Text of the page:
I asked some people what gender means to them, and these were their responses:
“Currently, I identify as “femme” and “gender non-conforming”, and use she/her and they/them pronouns, but have explored many labels in the last decade. Since I was 13, I’ve been questioning my gender. My questioning included analyzing how masculine, feminine, or androgynous I felt, in my mind, body, and soul. It’s been hard trying to find something that “fits” who I am. Instead, I’ve gotten comfortable with the fact that gender, on a personal level, doesn’t mean something static to me. But gender does mean something specific to me socially.
Personally, I don’t align with any specific gender experience, feeling like I can float between any and all “genders” (male, female, non-binary, cis, trans, and especially agender) depending on the day. Socially, however, I have been treated as a woman and a transgender person through my positive and negative experiences with other people. These are two very different meanings to me, since the person is just me, and the social is how everyone else views and understands me” – Coryl (@CorylWrites)
“Gender to me really isn’t a straight forward answer. Gender is a bunch of things. It’s how someone perceives themselves on the gender spectrum but also how someone wants to be viewed by society based on their gender. It’s very multidimensional” – Max (@MaxTheAutist)
“I’ve always had a complicated relationship with gender, but I haven’t always had the right words it describe it. I grew up with an interest in dressing-up and history, and as I entered my teens this manifested as an exploring of identity that ultimately meant my gender expression became blurred and confused – and I liked that. I idolized historical figures and fashions, and musicians and artists that drew from these and distorted the binary – although I wouldn’t have known these words – which gave my choices of hair, clothing, interests, and attitudes legitimacy. I would meld a very mid-century feminine outfit with a masculine haircut, or a masculine outfit with feminine make-up. I modeled myself on women such as Anne Bonney and Mary Read, women of folklore such as in the song Sovay. I wanted people to second-guess themselves and not to rely on assumptions. That being said, I never questioned my assigned gender. I enjoyed being a young woman – with a very clichéd feminine body – with masculine traits and expression, and I continue to do so. Nowadays, with access to new language, I lean towards identifying as genderqueer and encourage the use of neutral pronouns, but will continue to use femininity as a base onto which I can dress-up. To me, that’s what gender means – a means of ‘dressing up,’ performing, presenting externally according to how an individual may feel drawn to. This may be set and unchanged, it could change over time, or change on a regular basis.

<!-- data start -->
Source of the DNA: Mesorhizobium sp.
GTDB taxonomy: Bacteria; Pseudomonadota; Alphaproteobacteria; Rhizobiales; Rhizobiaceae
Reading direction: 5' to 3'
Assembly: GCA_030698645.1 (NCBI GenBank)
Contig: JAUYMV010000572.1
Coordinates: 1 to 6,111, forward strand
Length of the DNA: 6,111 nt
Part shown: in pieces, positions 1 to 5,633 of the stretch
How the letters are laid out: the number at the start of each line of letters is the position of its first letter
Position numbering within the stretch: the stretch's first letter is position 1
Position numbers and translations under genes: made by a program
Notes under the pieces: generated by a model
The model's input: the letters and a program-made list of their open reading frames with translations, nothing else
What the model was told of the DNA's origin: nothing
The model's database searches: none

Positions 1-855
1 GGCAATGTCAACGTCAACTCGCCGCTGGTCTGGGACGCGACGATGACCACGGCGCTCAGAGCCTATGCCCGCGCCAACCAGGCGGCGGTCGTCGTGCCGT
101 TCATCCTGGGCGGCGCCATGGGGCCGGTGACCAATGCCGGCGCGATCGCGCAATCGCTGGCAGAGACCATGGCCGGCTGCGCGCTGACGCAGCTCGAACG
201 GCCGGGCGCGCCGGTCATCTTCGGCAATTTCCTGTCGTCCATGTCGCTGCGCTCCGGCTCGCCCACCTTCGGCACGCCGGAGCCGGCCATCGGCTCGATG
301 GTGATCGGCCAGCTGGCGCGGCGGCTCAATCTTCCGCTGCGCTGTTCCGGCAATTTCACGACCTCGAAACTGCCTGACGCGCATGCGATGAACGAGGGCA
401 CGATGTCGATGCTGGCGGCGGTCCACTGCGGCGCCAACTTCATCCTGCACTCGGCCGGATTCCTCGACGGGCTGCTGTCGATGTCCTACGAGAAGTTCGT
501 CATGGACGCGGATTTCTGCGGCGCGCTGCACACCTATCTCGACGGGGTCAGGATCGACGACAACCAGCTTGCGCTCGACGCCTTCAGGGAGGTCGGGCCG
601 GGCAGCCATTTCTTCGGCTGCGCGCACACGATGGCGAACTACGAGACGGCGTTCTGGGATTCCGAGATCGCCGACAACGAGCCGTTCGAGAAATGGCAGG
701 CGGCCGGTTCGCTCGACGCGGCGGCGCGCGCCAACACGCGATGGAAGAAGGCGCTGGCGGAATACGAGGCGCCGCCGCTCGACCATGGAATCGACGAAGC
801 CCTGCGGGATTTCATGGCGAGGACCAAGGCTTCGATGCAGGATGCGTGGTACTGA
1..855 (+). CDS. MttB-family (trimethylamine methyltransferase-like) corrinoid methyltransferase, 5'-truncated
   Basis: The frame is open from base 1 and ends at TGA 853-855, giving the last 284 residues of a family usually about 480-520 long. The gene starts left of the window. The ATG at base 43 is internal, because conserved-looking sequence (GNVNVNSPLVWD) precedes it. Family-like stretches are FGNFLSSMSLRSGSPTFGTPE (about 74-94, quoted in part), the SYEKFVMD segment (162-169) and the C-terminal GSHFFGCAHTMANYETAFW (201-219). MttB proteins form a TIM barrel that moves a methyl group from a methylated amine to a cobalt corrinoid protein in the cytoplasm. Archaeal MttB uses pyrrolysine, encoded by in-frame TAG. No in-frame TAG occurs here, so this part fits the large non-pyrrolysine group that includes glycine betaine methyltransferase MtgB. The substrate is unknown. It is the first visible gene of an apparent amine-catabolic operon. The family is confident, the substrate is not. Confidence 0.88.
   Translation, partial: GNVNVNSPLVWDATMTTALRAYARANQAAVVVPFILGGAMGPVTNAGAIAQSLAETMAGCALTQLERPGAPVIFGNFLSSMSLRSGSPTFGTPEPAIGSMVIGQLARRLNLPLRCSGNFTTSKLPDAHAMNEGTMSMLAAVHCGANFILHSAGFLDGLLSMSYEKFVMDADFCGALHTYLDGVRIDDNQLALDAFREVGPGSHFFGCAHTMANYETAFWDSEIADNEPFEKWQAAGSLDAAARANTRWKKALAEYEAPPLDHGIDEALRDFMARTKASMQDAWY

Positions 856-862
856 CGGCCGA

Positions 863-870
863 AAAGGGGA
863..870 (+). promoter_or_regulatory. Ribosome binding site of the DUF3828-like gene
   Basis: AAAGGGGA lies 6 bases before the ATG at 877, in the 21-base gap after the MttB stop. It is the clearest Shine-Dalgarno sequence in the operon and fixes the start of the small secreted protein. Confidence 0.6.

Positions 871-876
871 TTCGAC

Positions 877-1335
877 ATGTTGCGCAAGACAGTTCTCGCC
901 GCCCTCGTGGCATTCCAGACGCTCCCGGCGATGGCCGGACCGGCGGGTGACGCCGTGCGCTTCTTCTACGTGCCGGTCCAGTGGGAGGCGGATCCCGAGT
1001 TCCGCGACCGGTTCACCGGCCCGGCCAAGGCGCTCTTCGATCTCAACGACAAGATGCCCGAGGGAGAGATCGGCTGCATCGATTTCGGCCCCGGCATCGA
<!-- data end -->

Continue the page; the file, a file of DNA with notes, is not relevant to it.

As an extension, I have often wondered if my gender is linked to my sexual and romantic identity. As a teen, I recognized that I found all gender aesthetics (or expression?) attractive, and initially identified as pansexual. I later realized that although I was aesthetically attracted, I was neither sexually or romantically attracted to the people behind the aesthetic. I have often wondered if my focus on distorting the expected is linked to a rejection of pressure to appear romantically or sexually available. I resent the link between being aesthetically attractive and being romantically/sexually available – I dress (and therefore express my identity and gender) for myself and myself alone” – Sovay (@MSsovay)